Using the science of safety, Industrial Hygienists help keep workplaces safe and healthy from invisible threats.

By Jason Stoberl, Corporate Environmental and Industrial Hygiene Manager

What is Industrial Hygiene?

The American Industrial Hygiene Association (AIHA) defines industrial hygiene as “a science and art devoted to the anticipation, recognition, evaluation, and control of those environmental factors or stresses arising in or from the workplace, which may cause sickness, impaired health and well-being, or significant discomfort among workers or among the citizens of the community.” Simply put, industrial hygiene puts the “E” and “H” in Environmental, Health, and Safety Programs.

Industrial hygienists use various tools to quantify worker exposure to hazards from solvents, airborne particulates such as dust, noise, extreme heat or cold, ergonomics, and others. Certified Industrial Hygienists (CIHs) are a rarer breed. As of March 2024, there are only 6,659 CIHs globally, and about 40% of those professionals practice in the United States in industries and sectors ranging from manufacturing to research laboratories, hospitals, mining operations, government, and academia.

The CIH credential serves as a benchmark standard for measuring the skills and knowledge of industrial hygienists. For me, the CIH credential not only proves my commitment to the profession, but also provides evidence of upholding industry standards. It also lends credibility to Swinerton’s commitment to be the premier builder in every market we serve.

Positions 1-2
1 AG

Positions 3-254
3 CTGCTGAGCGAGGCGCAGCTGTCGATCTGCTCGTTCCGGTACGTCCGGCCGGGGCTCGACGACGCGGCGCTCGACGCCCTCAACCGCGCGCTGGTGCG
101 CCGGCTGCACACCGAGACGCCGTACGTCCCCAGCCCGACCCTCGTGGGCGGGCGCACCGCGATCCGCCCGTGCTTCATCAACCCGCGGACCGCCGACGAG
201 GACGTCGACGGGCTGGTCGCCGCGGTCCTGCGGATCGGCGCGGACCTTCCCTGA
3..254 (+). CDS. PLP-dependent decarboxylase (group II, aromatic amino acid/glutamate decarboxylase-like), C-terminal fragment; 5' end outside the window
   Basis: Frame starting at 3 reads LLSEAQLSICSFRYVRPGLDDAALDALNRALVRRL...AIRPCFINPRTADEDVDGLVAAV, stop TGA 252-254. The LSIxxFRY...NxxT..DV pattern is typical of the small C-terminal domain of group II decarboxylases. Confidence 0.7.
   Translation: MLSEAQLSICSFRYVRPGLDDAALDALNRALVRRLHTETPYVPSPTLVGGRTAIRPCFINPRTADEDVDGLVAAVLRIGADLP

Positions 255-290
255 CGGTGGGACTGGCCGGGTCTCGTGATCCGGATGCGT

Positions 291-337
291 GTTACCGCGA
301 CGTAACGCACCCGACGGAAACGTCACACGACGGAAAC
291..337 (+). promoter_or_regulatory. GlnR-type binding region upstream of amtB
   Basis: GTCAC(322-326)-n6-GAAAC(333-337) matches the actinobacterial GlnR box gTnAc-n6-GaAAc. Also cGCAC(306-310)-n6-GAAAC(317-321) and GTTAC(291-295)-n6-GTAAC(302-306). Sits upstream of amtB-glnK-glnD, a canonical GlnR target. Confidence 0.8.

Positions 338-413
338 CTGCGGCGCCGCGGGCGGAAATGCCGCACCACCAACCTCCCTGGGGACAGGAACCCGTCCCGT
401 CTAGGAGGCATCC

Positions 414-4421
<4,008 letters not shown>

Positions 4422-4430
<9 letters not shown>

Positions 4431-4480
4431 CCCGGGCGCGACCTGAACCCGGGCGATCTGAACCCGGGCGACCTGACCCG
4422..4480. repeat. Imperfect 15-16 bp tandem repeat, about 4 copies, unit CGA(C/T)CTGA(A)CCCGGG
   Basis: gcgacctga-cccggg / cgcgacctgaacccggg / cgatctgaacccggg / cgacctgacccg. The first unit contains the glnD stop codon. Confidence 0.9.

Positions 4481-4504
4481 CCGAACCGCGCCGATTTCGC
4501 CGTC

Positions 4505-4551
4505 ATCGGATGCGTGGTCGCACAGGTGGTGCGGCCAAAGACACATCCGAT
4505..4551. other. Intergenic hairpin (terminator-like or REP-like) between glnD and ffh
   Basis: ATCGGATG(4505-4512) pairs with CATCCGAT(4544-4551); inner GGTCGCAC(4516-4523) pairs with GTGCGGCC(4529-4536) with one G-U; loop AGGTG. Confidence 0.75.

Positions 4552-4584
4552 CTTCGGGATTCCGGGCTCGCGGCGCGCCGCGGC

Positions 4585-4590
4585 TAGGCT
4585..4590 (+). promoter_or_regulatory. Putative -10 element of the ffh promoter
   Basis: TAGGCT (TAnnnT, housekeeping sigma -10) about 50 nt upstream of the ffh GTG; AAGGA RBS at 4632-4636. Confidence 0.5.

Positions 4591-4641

Swinerton doesn’t keep me on staff for bragging rights, though. My efforts and expertise directly contribute to worker safety and driving project quality and cost savings. In 2023 alone, direct cost savings using in-house CIH services surpassed seven figures.

For example, on a high-rise project in Downtown San Francisco, the freak combination of a trade partner’s schedule delay with historic rainstorms in January 2023 led to large-scale water intrusion and damage to interior drywall. While some damage was visible, water also seeped into the wall cavities, breeding mold. There was a significant possibility our self-perform Drywall group would have to tear out and replace all the drywall, causing a cascade of further schedule delays to the project.

I worked with the project team to do indoor air quality sampling to test for mold spores, as well as cutting out sections of drywall for moisture testing, ultimately determining which areas remained sound, and which areas needed replacing. Due to these efforts, we were able to remove and replace damaged drywall, but also retain that which was undamaged—all while keeping to the schedule.

In addition to testing for hazards on projects and training Swinerton teams in best practices for industrial hygiene, I review Environmental Reports and Building Inspection Reports to ensure projects are in compliance before they begin. These documents are crucial for ensuring projects meet the Environmental Protection Agency’s requirements for assessing environmental risks such as asbestos and determining whether remediation may be required. My review can save clients schedule delays and avoid unexpected fines by reading and understanding the fine print.